Built to Brew: 9 Breweries of Architectural Distinction

Brewing is an ancient occupation. Our Neolithic ancestors were brewers, and brewing continued during the Iron Age and into the Roman period.

In medieval times brewing was a domestic chore, generally carried out by women (brewsters), who might sell some of their surplus ale commercially. The industrial scale breweries as we know them today, like the former Shipstone’s Star Brewery in Nottingham, originated in the late 1500s; ‘great bere-houses’ were spotted in London in 1603.

However, it was not until Georgian times that brewing was transformed into an industry. Its buildings, often ornate Victorian piles, could be found in every English town and city. Traditionally, every brewery was known for its range of beers with differing strengths and flavours, all made from local ingredients using the brewery’s own yeast, so there was a direct link with the surrounding countryside.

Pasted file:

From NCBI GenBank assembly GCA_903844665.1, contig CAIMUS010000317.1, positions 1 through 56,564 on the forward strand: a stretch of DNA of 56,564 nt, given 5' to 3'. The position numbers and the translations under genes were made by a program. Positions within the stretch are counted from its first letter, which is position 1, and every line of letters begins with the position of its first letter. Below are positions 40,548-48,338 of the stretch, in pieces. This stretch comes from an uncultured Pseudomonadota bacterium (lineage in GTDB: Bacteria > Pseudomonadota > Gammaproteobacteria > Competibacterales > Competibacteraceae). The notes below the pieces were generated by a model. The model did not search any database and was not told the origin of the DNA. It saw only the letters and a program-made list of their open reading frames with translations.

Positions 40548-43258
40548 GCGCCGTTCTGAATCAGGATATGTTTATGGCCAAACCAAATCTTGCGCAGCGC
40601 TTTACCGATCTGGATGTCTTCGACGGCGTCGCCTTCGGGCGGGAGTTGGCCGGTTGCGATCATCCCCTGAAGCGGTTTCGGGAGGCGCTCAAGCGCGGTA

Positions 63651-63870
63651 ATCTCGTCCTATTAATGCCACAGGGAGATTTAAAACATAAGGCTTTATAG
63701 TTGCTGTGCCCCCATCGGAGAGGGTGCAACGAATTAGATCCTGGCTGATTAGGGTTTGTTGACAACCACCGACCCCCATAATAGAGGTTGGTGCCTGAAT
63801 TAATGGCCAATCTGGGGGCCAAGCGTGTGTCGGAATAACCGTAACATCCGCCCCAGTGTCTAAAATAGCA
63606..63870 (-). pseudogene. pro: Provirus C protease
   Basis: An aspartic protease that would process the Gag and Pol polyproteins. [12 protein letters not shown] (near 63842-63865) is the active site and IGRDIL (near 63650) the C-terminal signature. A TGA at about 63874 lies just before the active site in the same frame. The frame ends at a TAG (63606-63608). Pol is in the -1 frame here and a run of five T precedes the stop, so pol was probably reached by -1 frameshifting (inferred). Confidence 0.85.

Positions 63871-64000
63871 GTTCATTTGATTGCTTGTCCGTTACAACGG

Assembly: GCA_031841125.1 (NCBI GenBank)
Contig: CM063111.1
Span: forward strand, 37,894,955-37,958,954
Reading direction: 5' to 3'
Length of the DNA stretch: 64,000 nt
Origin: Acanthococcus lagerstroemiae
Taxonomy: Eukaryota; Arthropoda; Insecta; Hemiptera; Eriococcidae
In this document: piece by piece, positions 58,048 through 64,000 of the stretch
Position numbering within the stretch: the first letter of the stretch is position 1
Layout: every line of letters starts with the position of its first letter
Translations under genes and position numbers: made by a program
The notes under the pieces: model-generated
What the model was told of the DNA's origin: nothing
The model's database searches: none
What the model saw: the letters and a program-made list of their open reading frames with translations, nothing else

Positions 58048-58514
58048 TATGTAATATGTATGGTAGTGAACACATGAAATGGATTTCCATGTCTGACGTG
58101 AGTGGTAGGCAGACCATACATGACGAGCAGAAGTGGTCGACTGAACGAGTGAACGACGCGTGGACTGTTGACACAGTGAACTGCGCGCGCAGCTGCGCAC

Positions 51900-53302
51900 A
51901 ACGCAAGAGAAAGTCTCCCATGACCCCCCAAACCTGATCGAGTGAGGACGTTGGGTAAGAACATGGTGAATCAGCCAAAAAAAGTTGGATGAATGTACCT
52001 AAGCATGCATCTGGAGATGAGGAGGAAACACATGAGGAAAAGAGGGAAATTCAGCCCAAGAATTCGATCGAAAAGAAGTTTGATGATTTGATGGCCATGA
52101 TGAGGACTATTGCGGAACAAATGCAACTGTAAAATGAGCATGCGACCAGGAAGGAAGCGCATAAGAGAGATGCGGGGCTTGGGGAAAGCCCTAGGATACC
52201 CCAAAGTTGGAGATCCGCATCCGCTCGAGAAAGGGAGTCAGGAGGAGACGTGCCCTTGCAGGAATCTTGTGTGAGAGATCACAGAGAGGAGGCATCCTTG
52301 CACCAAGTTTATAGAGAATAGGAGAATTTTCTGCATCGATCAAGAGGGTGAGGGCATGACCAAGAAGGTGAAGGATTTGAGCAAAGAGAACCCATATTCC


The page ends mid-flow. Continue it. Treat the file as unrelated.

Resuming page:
But the 20th century was not always kind to brewery buildings. The rationalisation of brewing companies and consequent demolition left a diminishing number surviving from the late Victorian boom years.

Beer and architecture are intimately connected via brewing and breweries. Here we celebrate some of the more distinctive buildings that were built to brew, most of which still survive today.

1. Hook Norton Brewery.

Hook Norton
Hook Norton Brewery, Banbury, Oxfordshire. © Lynn Pearson